Old Town was the major filming location in Croatia for the popular HBO series Game of Thrones (GoT). Bokar Fortress perched high at the western end of the city and surrounded by massive seaside walls serves as the site of King’s Landing, the capital of the Seven Kingdoms. And the walls of Old Town are prominent features in many GoT scenes.

Dubrovnik Cathedral

The Romanesque Dubrovnik Cathedral of the Assumption of the Virgin Mary was built in the 17th century. It replaced an older cathedral destroyed in the massive 1667 earthquake. The original church was reportedly funded by England’s King Richard the Lionhearted in gratitude for being saved from a shipwreck on the nearby island of Lokrum.

The impressive cathedral is known for its fine altars including the violet marbled altar of St. John of Nepomuk. The church’s treasury contains 182 gold and silver relics, some set with jewels, and numerous religious paintings. The most famous is 16th-century Venetian painter Titian’s paneled polyptych of the Assumption of the Virgin mounted directly behind the main altar.

When the primary streets of Old Town become crowded as they often do, an escape into the magnificent lantern-lined narrow alleyways is a perfect reprieve. Here, quaint boutique shops and charming eateries beckon and beguile enchanted Dubrovnik visitors.

Old Port Dubrovnik

Though cruise ships dock in the new modern port of Dubrovnik, it’s the Old Port that has all the charm. A myriad of colorful old and new fishing boats moor along the ancient walls. It seemed somewhat comforting to think that standing here on the breakwater; we had the same view of the medieval town as seamen visiting Dubrovnik in centuries past.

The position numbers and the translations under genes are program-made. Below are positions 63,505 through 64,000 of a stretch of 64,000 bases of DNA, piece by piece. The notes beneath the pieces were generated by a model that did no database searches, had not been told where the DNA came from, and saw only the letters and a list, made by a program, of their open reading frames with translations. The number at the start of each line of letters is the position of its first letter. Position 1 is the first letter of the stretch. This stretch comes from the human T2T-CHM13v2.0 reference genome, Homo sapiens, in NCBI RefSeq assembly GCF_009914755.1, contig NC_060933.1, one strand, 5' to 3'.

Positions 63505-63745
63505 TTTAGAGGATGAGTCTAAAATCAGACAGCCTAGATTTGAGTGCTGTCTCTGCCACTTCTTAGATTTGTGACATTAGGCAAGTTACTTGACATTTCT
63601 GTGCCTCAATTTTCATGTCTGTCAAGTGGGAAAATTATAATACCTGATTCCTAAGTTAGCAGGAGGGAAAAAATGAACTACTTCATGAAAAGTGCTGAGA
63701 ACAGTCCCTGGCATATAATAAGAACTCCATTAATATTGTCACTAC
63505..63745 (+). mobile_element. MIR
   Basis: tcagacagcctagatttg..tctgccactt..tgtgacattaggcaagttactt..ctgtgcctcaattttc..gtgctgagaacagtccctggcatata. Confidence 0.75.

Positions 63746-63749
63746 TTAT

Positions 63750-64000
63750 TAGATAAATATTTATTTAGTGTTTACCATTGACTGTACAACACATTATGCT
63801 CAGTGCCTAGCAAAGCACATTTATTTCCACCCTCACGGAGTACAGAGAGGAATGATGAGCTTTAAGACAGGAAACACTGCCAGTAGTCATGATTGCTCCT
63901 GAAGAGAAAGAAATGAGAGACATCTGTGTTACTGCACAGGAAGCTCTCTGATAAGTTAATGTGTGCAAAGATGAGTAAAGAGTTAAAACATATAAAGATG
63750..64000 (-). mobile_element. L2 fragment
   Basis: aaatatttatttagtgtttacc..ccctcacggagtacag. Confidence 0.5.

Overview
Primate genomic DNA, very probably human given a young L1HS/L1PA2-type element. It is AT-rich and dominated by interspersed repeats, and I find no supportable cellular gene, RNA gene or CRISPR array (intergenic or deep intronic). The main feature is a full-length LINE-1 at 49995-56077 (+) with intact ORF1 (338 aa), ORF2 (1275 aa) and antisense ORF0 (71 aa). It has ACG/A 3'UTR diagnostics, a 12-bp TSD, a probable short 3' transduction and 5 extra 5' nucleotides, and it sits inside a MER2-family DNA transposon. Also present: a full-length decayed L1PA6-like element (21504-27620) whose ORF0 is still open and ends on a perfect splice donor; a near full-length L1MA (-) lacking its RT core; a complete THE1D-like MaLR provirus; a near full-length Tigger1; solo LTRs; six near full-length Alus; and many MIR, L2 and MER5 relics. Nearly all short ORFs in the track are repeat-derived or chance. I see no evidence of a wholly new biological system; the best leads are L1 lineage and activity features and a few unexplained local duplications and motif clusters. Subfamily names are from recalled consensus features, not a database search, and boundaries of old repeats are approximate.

Kayaking the Adriatic

Adventure Dubrovnik, owned and operated by a team locally born and provides among its other adventures, sea kayaking tours right outside the walls of Old Town.

Dubrovnik’s fortifications are best seen from the sea. Guides accompany kayakers on a two-hour trip over the calm Adriatic waters, under an awe-inspiring limestone archway, and into fascinating hidden caves.

Riding the Cable Car

On clear sunny days, seeing Dubrovnik from the air is highly recommended. So hopping on a cable car, we soared 1,353-feet over the rocky cliffs of Mt. Srd.

Once on top, we marveled at the incredible vistas of the medieval town, the vast waters of the cerulean sea, and the many islands dotting the horizon. Locals say that on a day like ours, one can see as far as 37 miles.

Tastes of Dubrovnik

The people of Dubrovnik are a friendly lot and Old Town has some wonderful taverns and eateries. Currency is the Kuna though some businesses take the Euro and most take major credit cards.

Seafood is the most common delicacy here due to its location right on the sea. Octopus, squid, calamari and grilled fish can be found on practically every menu, though a variety of cuisines are offered.

Everyone raves about the Buza Bar whose name comes from its entrance—a small hole (buza) in the side of the wall leading to a beach bar perched high over the sea cliffs. Prices are somewhat higher here for libations than in other Old Town establishments. But the views are to die for and it’s absolutely worth it.

Weary from a long adventurous day, our group met for a late dinner back on the cruise ship. Our champagne toast was quite spontaneously agreed upon. “To the Wall” was our hearty salutation to one magnificent day in Dubrovnik.